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This article is a follow-up to an overview of the UK rail network we published back in 2019. Be sure to read the original before proceeding with the latest update. The information in this article was correct as of 1st March 2023.
The last 12 months proved to be another busy year for the UK rail industry, which saw strike action amongst Rail, Maritime and Transport (RMT) Union members, as well as a great deal of progress on major projects across the network.
As part of a wider transport network operation, the UK is determined to deliver a ‘world-class’ railway network to its citizens, offering new opportunities to all and improving commuter journeys. Below is a detailed breakdown of the completed, ongoing, and planned UK rail projects from the last year.
On the eve of the pandemic in February 2020, 21,000 services were running every day on the UK railways. This number was over 30% higher than before privatisation and fast forward to 2022, the UK’s railways are among the safest and most frequented in Europe.
There are, however, still many great failings and the UK is still paying the price for British Rail’s dismantle in 1993. Government funding still makes up nearly a third of the industry’s income and fares rose by 3.8% (July 2021’s RPI inflation figure) in March 2022. This figure increased by a further 5.9% in March 2023, the biggest leap in rail costs in the last decade. (National Rail Fares)
When looking at a passenger’s perspective, the customer experience can often feel unsatisfactory due to various pain points. Pricing is inconsistent and rarely offers value for money. Many stations fail to accommodate for disabled passengers and most prominently, the service is unreliable. 27.4% of trains were late from April to June 2022 and 3.1% were cancelled.
It's certainly not all doom and gloom though. The UK rail industry directly employs over 240,000 people and helps to boost productivity and growth throughout the country. Rail plays a vital role in connecting the UK’s communities, reducing carbon emissions, and providing the safest mode of transport for commuters. Several successful completed and ongoing projects are helping to demonstrate the importance of rail in the UK.
The Elizabeth Line (Crossrail) opened on the 24th of May 2022 and has brought over 1.5 million people within 45 minutes of central London. The new 73-mile-long rail line, which acts a high-speed railway underneath central London, runs from Reading in the west to Shenfield in the East. The route has cut commuter times massively, with 12 trains running per hour between Paddington and Abbey Wood and it takes just 11 minutes to travel from Paddington to Liverpool Street Station.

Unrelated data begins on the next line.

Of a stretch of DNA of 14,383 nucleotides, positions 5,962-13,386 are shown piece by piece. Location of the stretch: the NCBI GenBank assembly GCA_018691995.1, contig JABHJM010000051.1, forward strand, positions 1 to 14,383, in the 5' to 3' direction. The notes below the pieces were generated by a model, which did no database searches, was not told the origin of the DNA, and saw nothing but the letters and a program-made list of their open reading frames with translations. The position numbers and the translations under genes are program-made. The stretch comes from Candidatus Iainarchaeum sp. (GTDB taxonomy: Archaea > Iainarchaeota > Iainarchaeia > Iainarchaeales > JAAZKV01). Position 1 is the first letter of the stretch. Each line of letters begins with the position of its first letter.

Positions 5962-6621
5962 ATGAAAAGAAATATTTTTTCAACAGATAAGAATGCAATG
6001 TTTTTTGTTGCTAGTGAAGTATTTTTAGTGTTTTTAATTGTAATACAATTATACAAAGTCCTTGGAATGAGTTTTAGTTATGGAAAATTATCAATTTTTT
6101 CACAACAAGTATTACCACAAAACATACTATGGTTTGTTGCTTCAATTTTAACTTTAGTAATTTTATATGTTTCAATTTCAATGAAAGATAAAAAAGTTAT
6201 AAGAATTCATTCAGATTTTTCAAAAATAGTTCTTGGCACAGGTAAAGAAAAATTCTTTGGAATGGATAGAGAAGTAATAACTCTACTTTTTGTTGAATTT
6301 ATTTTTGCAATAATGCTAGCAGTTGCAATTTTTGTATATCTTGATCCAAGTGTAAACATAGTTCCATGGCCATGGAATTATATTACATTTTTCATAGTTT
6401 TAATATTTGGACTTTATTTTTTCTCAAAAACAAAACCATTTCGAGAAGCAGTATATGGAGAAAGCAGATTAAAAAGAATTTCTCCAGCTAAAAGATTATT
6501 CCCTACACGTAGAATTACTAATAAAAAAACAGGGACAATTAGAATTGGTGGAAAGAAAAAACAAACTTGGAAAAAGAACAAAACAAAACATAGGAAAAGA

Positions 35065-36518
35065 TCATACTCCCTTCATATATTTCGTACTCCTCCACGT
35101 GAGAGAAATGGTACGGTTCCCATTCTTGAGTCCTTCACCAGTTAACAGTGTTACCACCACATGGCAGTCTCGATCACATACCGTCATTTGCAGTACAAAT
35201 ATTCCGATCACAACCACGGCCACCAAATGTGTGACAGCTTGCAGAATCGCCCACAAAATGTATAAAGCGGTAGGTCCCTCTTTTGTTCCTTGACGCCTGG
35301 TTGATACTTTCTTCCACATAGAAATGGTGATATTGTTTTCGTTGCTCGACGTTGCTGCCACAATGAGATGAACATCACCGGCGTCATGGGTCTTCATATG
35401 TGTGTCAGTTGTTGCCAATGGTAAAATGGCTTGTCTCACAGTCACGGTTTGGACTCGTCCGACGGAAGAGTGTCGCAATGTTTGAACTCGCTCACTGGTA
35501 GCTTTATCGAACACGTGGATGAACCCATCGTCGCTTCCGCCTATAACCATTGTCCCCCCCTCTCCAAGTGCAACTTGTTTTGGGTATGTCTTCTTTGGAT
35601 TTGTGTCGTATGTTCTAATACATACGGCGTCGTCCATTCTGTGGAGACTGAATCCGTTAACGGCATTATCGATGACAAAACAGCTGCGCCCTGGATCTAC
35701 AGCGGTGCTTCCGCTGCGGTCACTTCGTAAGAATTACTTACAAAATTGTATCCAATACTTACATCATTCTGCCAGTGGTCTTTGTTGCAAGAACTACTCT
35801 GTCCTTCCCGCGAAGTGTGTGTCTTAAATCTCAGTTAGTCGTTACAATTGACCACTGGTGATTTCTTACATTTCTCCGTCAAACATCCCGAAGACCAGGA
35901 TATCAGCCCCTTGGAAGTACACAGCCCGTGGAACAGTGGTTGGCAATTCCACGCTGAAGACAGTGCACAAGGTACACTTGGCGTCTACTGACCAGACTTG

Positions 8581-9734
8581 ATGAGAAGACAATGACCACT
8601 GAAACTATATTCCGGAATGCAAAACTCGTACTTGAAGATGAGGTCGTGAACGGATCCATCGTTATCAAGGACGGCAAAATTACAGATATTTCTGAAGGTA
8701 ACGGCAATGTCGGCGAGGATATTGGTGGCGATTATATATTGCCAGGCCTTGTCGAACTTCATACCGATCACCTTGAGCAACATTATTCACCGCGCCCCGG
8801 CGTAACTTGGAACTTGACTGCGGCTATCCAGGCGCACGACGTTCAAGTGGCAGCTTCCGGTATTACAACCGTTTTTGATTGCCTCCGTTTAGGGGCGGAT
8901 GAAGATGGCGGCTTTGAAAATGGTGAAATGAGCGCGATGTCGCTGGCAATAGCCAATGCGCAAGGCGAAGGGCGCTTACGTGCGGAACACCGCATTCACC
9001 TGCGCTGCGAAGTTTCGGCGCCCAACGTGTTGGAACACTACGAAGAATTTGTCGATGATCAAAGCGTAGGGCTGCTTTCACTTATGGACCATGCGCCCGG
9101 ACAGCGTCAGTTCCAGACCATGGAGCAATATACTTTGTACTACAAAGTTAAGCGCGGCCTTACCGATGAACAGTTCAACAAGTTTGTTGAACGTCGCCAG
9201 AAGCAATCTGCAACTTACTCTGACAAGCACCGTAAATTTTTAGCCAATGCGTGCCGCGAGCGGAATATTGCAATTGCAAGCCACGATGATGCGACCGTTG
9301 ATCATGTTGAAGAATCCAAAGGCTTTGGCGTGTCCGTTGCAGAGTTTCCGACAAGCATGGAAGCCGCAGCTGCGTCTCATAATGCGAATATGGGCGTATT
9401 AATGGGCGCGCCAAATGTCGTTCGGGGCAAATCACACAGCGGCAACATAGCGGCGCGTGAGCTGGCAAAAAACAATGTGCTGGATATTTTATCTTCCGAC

The introduction of the Elizabeth Line has brought a huge range of benefits to customers travelling to and from central London. Reduced journey times are being boosted by additional capacity, greater accessibility, increased opportunities for leisure and business and simply a greater level of connectivity. Customers can utilise the service 7-days-a-week and benefit from up to 22 trains per hour in peak times. By May 2023, this number will increase to 24 between Paddington and Whitechapel.
Once fully open (later this year), the Elizabeth Line will increase central London’s rail network capacity by 10% and drive regeneration all along the route. Crossrail has had a direct impact on the development and delivery of 65,000 new homes, totalling to 5.3 million square feet of residential, commercial, and retail space.
The construction of Crossrail also supported tens of thousands of full-time jobs across the country, with more than 10,000 people working on the project across 41 various sites at the peak of construction. 62% of UK businesses that helped to supply Crossrail were based outside of London and were SMEs.
As part of Britain’s ‘Railways Upgrade Plan’ outlined in 2014, the Great North Rail Project (GNRP) would deliver a vast programme of improvements to train travellers in the North of England. The hope was it would enable 2,000 additional services per week and permit 40,000 more passengers per day. Such changes would help create new opportunities, jobs, and a greater connectivity between the region’s largest cities, boosting economic growth both on a regional and national scale.
The Transpennine Route Upgrade (TRU) was a multi-billion-pound railway infrastructure programme that looked to bring transformative upgrades to the railway between York and Manchester, via Leeds and Huddersfield. Work on the railway first began in 2015 and 2022 was outlined as the year of completion, however, determining exactly how to upgrade it has had its many difficulties.
The project has instead been put on pause after the initial scope was repeatedly altered due to differing priorities and budget constraints. As a result, £190 million of the £1 billion Network Rail budget has been wasted on unnecessary work. As of May 2021, the programme is now being delivered as Phase One of the Northern Powerhouse Rail and is estimated to cost between £9–11.5 billion and be completed between 2036 and 2041.
As well as the TRU, Network Rail have also carried out many station and signalling upgrades to the rail network as part of the Great North Rail Project, such as the Macclesfield station lift renewal. The improvement to the lift began in early 2021 and was reopened on Thursday 1st April 2021. The changes mean that all passengers can travel through the station safely, increasing reliability and minimising the chance for delays or disruption to the daily commute.